Oh, so true.

After many starts and stops, I seem to have truly and legitimately started and stuck to a meditation practice. I’ve been doing it every day for about the past month, usually in the evening, right before bed. It’s a great way to quiet my mind, and I think it’s helping me to sleep more soundly and deeply. I find I really look forward to that space of time where I can really just sit quietly and breathe.

Meditation can certainly be intimidating, because lots of us focus on doing it “perfectly.” We think that unless we can totally clear our minds, and keep them clear for an extended period of time, then we aren’t doing it right. So, why even try?

I’ve discovered that meditation can be many different things, and even I don’t approach it the same way every time. Here are the many different faces it’s taken on for me:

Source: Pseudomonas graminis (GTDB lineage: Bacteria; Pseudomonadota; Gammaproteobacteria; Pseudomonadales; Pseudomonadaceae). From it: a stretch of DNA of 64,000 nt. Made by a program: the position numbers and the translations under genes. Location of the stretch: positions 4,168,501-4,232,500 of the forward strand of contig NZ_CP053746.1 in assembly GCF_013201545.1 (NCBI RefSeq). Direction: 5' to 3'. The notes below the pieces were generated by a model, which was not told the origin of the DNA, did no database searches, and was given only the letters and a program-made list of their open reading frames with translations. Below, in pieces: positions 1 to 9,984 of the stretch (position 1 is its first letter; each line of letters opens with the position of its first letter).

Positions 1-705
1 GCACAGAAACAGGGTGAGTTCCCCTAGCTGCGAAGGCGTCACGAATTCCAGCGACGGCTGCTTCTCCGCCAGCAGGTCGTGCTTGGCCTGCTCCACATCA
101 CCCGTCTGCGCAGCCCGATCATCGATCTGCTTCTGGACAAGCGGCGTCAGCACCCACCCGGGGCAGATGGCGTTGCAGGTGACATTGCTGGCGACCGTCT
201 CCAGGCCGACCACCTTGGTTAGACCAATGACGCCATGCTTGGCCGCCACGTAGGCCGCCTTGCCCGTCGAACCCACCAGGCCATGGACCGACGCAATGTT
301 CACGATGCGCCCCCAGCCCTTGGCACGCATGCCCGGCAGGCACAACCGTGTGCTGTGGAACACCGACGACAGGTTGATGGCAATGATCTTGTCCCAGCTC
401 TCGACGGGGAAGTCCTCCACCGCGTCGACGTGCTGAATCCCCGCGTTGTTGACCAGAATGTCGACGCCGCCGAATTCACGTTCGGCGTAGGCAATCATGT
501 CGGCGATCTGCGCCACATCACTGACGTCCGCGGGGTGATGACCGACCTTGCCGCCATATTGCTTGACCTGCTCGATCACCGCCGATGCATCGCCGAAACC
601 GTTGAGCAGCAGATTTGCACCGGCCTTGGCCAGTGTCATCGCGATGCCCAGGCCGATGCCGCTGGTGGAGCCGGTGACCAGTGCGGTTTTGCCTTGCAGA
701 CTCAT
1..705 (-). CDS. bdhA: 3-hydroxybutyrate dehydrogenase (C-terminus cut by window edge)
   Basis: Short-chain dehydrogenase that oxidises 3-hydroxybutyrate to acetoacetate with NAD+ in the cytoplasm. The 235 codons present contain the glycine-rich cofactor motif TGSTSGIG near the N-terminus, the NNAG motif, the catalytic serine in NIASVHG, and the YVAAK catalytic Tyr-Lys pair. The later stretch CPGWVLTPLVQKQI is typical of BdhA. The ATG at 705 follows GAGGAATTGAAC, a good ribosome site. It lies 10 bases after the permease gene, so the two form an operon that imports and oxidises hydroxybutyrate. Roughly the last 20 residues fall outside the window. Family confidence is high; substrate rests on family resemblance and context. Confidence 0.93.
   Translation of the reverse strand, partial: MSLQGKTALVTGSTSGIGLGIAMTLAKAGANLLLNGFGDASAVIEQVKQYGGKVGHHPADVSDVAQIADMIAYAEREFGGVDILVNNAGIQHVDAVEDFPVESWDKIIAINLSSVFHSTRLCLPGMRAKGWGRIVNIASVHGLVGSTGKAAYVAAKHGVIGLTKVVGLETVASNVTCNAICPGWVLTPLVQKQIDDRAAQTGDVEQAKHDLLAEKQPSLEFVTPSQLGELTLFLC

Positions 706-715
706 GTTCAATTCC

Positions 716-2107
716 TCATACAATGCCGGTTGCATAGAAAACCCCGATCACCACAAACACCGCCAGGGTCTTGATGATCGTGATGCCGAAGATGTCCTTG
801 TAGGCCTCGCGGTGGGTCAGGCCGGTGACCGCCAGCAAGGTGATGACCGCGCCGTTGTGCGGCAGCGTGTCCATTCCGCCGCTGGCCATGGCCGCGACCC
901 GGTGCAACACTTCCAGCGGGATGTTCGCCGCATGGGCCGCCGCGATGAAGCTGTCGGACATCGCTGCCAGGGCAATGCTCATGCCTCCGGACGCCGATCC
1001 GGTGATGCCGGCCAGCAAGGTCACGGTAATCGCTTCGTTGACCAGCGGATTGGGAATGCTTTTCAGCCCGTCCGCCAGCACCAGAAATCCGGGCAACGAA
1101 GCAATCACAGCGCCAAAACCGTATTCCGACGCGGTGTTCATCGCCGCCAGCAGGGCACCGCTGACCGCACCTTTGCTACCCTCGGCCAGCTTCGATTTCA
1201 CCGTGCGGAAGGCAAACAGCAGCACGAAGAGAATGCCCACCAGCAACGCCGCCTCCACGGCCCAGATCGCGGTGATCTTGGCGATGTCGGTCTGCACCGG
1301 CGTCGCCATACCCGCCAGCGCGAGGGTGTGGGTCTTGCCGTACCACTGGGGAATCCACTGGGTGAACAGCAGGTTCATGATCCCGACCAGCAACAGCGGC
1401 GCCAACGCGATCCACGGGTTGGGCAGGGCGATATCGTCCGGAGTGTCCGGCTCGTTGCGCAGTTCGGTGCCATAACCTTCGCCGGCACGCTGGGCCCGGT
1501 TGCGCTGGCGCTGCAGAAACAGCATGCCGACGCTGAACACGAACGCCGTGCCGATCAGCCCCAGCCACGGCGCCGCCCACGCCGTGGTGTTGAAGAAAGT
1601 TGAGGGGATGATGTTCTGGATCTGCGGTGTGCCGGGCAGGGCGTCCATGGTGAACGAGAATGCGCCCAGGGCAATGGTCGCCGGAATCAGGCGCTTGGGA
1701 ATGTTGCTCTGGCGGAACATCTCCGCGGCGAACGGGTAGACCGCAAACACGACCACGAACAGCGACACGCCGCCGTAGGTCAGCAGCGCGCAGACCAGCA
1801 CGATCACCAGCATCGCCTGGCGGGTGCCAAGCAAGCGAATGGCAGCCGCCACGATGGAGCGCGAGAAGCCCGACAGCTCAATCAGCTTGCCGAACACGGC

1. Guided meditation: This is a great way for beginners to try it out, and for experienced folks to try something new. I use the Omvana app on my iPhone; there are many different podcasts and thousands of other recordings out there you can use for this purpose. I do my best to focus only on the words being spoken.

2. Affirmations: Sometimes I will pick a topic I want to focus on – a feeling I want to cultivate, a goal I’m seeking, a spiritual or emotional change I want to make – then concentrate on that topic for a specified period of time, usually about 10-15 minutes. (I use binaural sounds or white noise as a background with this.) It might be focusing on overcoming a fear, saying kind and loving things to myself, cultivating a sense of gratitude and peace, and so on. When my mind starts to drift I just gently bring it back to the affirmation I’m using that day.